On the other hand, in the Muko sub-county, the researcher considered one focus group discussion consisting of ten participants and six face-to-face interviews. The total Number of participants for Rubanda therefore were 31 for both interviews. In Kiboga district, there were a total of 30 participants from two sub-counties of Bukomelo and Dwanilo, of which 20 participants were for the focus group discussions (ten for each sub-county) and ten participants for face-to-face interviews (Five from each sub-county). Therefore, the total Number of participants for the two districts was 61. The data saturation determined the threshold for the Number of interviews, the point when the researcher did not get any new information from the new participants. Therefore, the study’s total sample size comprised 61 from both districts of Rubanda and Kiboga.

Inclusion criteria

The inclusion criteria for the study included Indigenous born within Rubanda and Kiboga districts or any Ugandan men that had lived in the two respective districts for at least two years prior to this study. Additionally, other inclusion criteria included men who were aged 20–49 years, who were married or had female sexual partners and who consented to take part in the study. Additionally, men willing to be tape-recorded and consented to their good mental state were included in the study.

Exclusion criteria

This study excluded non-indigenous Ugandan men who were unmarried or without female sexual partners and were outside the age bracket of 20–49 years. More to that, men who were not residents of the Rubanda and Kiboga districts for at least two years and those that refused to sign a consent form. Two years of residence was considered because the time was adequate for those men to have interacted with the indigenous men in their sub-counties of residence and were likely to have similar beliefs and perceptions in many aspects, including on LARCs. Additionally, men who did not accept to be recorded and those who were identified as unstable mentally by their local leaders and verified by the researcher well were excluded.

Data collection method

The researcher used phenomenological data collection methods; focus group and individual interviews were conducted using an open-ended guide with semi-structured questions for face-to-face, in-depth individual interviews and focus group interviews. The interview guides for focus group and individual interviews were different as required by the ethics committees at the University of South Africa and The AIDS Support Organisation but had similar questions. The ethics committees and the Uganda National Council for Science and Technology approved all the data collection tools. The researcher used focus groups and individual interviews to provide alternatives to men who did not want to share their views in the presence of other men in a focus group.

Participants were asked questions to elicit a wealth of information. Data collection was conducted in a natural setting, specifically in an open area near the trading Centres and in community meeting venues where non-participants would not hear what was discussed as arranged by the respective village leaders. The questions in interview tools were translated into Rukiga and Luganda, the two languages spoken in the Rubanda and Kiboga districts, respectively. The interviews were taped and eventually transcribed [30,31,32].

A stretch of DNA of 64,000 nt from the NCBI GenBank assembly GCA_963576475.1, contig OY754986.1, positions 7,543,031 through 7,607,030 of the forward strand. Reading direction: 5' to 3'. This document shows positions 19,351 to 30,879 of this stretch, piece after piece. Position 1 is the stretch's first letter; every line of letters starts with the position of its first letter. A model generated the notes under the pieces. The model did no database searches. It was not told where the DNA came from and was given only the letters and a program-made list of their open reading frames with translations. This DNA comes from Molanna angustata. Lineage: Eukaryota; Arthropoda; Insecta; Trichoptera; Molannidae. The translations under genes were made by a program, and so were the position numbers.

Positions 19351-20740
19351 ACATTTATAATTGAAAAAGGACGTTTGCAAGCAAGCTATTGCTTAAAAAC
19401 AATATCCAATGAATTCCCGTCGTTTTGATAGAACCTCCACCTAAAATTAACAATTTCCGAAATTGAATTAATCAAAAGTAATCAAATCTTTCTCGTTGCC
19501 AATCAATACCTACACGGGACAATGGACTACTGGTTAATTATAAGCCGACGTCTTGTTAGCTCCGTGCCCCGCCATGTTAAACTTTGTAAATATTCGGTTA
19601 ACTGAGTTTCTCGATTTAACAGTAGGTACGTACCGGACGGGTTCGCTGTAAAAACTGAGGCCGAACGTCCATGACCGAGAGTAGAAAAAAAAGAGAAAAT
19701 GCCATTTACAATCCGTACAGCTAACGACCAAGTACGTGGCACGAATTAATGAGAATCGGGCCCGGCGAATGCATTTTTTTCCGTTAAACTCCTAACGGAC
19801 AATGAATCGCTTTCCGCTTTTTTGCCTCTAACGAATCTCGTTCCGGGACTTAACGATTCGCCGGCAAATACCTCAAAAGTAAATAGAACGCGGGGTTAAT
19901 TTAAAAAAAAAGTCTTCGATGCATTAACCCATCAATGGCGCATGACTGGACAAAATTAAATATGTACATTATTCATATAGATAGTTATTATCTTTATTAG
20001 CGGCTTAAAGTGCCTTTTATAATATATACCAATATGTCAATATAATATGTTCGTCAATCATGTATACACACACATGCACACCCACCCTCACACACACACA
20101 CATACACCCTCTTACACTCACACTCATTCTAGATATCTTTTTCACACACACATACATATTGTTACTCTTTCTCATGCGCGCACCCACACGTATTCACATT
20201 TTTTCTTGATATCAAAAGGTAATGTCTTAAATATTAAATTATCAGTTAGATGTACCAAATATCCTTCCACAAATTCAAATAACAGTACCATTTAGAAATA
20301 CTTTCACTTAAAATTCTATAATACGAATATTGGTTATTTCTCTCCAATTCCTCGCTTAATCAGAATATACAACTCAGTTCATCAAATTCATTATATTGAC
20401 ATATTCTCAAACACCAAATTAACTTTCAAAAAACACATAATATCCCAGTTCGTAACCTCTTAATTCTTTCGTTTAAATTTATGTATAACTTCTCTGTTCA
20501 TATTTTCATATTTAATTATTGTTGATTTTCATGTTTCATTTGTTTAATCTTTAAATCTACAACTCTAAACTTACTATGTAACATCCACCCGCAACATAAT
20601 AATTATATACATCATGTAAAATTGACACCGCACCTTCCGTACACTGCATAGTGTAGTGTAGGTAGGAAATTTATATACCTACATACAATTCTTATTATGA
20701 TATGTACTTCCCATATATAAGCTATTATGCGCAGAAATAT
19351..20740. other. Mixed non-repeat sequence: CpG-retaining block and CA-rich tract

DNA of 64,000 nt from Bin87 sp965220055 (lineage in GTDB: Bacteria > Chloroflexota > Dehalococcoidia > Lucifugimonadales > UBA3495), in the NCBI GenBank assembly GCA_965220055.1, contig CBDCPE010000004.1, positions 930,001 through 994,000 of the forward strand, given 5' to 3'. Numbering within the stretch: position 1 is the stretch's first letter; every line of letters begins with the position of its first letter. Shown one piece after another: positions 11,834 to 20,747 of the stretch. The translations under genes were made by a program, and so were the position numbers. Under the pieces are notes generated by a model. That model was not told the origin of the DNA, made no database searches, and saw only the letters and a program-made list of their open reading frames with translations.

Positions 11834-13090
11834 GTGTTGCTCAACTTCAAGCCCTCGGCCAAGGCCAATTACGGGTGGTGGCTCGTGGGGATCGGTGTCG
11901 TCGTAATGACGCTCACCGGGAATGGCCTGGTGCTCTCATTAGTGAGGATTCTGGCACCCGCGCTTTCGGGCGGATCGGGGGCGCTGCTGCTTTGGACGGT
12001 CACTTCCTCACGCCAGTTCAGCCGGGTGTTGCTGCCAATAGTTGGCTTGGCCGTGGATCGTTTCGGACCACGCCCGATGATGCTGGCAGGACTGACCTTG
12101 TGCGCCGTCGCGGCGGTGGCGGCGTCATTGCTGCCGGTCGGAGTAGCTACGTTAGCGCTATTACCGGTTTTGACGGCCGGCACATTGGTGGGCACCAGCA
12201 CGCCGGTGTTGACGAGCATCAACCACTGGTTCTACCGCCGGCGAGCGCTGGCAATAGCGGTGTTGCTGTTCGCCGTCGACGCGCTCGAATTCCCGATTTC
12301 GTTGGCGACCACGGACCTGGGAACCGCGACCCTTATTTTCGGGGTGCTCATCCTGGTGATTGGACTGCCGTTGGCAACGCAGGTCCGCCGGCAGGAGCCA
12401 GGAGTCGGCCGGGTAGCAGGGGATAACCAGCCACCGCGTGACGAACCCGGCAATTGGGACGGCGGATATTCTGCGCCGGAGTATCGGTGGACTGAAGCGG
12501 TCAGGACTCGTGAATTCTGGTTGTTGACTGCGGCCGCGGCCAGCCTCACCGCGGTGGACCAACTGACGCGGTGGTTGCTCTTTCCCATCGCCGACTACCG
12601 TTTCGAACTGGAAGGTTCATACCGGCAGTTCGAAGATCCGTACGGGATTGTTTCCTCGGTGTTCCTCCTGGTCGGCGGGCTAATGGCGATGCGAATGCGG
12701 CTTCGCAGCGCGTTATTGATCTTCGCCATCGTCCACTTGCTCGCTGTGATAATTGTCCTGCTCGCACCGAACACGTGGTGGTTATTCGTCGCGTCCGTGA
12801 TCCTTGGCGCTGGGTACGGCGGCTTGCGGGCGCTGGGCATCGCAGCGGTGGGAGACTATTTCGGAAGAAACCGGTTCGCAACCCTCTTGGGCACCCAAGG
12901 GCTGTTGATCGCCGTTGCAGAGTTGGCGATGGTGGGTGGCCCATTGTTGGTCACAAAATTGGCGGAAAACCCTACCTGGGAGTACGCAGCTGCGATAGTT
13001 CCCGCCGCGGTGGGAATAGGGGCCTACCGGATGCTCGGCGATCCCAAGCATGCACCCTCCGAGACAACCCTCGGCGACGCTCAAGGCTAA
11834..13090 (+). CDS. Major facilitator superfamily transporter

Development of data collection tools

Before data collection, tools were developed. These included open-ended focus group and individual interview guides, an information sheet for consent and an informed consent form. The open-ended interview guides allowed the participants to speak freely on the subjects they believed were essential to them, using their own words and articulating their experiences in depth using stories, narratives, and examples. Open-ended questions are a popular choice for individual studies or sections of a questionnaire that require participants to provide candid, personal feedback [33].

After developing research tools, the researcher translated them using local language experts into Rukiga and Luganda, the two languages spoken in Rubanda and Kiboga districts, respectively, for easy understanding by the study participants and research assistants. The English and translated versions of the developed questionnaires were authorised for use by the ethical committee at the University of South Africa under registration number UNISA Rec-240816-052, The AIDS Support Organisation (TASO) ethics committee in Uganda with registration number TASO-2021-56, and final clearance was provided by the Uganda National Council of Science and Technology (UNCST) with the reference number HS2152ES.

Approval for data collection

To recruit participants, the researcher first got a letter from the Uganda National Council for Science and Technology and the President’s Office authorising the researcher to proceed with data collection in the respective districts. The researcher proceeded with the letter to request permission from the Resident District Commissioners (RDCs) of Rubanda and Kiboga to conduct research in their areas. This permission from the RDCs was significant for security clearance, as they are the heads of security in the districts in Uganda.

After getting permission from the RDCs, the researcher proceeded to the District Health Offices in the two districts to inform the District Health Officers about the study, which was health-related and needed permission at that level. The researcher then proceeded to Muko and Nyamweru Sub-counties in Rubanda district and Bukomero and Dwaniro sub-counties in Kiboga districts for another level of authorisation to move to the village level since they supervise the activities of the villages in those sub-counties, including security and health issues. While in the four sub-counties, the researcher sought permission from the Sub-County local council and the indigenous leaders.